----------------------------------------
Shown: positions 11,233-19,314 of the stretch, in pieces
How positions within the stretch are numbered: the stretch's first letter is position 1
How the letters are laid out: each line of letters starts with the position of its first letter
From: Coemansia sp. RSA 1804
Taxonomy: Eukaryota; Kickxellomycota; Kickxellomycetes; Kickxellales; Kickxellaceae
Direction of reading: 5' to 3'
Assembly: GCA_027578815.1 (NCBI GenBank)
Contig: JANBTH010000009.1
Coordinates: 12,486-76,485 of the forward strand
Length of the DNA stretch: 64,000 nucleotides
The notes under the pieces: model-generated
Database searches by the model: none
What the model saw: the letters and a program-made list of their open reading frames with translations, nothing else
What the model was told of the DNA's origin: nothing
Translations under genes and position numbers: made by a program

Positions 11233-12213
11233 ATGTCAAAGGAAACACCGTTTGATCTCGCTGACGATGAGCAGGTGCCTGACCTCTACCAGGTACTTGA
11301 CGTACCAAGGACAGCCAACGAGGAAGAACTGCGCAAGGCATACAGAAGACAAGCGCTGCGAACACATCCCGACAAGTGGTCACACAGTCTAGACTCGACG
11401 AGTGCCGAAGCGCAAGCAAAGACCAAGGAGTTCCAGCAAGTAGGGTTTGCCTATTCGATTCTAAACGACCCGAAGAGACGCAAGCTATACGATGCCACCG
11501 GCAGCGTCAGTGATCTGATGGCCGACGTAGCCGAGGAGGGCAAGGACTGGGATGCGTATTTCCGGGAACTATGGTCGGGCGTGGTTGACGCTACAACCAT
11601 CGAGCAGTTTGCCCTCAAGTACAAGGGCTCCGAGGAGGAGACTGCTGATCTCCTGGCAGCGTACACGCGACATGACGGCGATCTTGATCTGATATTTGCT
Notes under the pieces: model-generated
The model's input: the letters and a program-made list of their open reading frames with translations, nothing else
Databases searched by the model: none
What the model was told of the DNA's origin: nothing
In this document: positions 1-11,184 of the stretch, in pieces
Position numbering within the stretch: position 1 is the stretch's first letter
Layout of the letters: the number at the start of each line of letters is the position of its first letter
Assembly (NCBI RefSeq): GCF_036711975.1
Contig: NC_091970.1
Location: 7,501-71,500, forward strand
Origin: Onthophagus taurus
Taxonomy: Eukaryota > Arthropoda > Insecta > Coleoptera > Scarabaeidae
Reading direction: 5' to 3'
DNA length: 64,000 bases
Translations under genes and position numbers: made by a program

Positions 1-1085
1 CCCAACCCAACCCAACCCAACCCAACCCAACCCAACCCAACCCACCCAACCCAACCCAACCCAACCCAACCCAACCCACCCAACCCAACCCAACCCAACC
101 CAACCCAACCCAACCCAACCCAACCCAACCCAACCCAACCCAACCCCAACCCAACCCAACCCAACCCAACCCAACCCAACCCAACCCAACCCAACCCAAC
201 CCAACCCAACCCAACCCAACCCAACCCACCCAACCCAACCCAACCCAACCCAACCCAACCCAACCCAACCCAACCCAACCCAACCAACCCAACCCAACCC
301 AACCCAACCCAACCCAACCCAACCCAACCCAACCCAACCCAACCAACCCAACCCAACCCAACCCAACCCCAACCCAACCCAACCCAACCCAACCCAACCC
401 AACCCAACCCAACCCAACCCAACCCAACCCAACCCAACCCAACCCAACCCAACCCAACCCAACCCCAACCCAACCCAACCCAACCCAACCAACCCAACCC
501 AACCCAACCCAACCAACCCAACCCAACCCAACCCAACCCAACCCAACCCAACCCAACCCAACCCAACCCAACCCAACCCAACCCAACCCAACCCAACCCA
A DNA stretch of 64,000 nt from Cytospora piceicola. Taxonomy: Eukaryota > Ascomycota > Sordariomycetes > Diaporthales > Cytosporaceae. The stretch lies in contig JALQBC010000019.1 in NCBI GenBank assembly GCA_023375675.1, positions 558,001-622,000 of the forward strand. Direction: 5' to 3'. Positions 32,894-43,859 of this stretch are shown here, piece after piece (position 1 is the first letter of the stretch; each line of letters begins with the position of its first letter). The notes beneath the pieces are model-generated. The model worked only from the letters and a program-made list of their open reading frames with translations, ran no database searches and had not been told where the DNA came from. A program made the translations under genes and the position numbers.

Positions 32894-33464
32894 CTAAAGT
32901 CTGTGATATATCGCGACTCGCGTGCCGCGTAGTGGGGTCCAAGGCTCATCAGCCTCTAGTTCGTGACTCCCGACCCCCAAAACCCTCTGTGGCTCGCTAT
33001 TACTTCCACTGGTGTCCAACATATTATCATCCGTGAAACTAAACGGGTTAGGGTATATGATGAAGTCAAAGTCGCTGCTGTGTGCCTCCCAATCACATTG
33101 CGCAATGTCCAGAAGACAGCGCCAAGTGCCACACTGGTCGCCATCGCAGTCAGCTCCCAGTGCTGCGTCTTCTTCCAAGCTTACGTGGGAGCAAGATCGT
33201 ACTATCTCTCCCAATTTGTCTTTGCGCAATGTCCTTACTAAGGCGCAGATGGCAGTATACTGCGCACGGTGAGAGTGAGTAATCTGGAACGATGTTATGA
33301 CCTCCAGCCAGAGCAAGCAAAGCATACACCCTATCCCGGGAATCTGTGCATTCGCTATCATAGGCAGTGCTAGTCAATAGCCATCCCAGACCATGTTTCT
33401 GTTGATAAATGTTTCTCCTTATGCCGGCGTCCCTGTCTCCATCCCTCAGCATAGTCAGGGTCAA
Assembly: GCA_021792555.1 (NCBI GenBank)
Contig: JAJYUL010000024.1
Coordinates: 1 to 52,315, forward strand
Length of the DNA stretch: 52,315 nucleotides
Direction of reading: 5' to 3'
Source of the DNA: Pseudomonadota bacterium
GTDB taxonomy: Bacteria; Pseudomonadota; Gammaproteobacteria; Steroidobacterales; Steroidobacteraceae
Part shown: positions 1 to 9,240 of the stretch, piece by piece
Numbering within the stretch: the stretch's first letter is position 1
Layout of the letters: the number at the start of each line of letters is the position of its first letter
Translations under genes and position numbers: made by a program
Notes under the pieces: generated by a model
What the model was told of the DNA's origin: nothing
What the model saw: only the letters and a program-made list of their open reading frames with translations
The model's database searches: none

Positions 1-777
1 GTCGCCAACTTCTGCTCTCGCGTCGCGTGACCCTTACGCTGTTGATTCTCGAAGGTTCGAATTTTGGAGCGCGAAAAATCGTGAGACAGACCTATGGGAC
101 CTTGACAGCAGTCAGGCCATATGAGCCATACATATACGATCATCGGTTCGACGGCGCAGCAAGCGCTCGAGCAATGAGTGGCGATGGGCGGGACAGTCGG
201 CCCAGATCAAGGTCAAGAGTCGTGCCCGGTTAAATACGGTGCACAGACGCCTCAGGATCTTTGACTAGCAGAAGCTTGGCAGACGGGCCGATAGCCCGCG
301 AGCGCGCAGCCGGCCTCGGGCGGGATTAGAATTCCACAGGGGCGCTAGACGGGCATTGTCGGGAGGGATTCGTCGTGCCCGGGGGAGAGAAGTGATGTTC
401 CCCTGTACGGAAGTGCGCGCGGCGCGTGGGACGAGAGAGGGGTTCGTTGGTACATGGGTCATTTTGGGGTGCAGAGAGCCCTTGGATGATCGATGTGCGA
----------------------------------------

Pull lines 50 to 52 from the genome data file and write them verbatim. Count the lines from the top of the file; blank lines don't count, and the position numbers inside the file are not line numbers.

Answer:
33201 ACTATCTCTCCCAATTTGTCTTTGCGCAATGTCCTTACTAAGGCGCAGATGGCAGTATACTGCGCACGGTGAGAGTGAGTAATCTGGAACGATGTTATGA
33301 CCTCCAGCCAGAGCAAGCAAAGCATACACCCTATCCCGGGAATCTGTGCATTCGCTATCATAGGCAGTGCTAGTCAATAGCCATCCCAGACCATGTTTCT
33401 GTTGATAAATGTTTCTCCTTATGCCGGCGTCCCTGTCTCCATCCCTCAGCATAGTCAGGGTCAA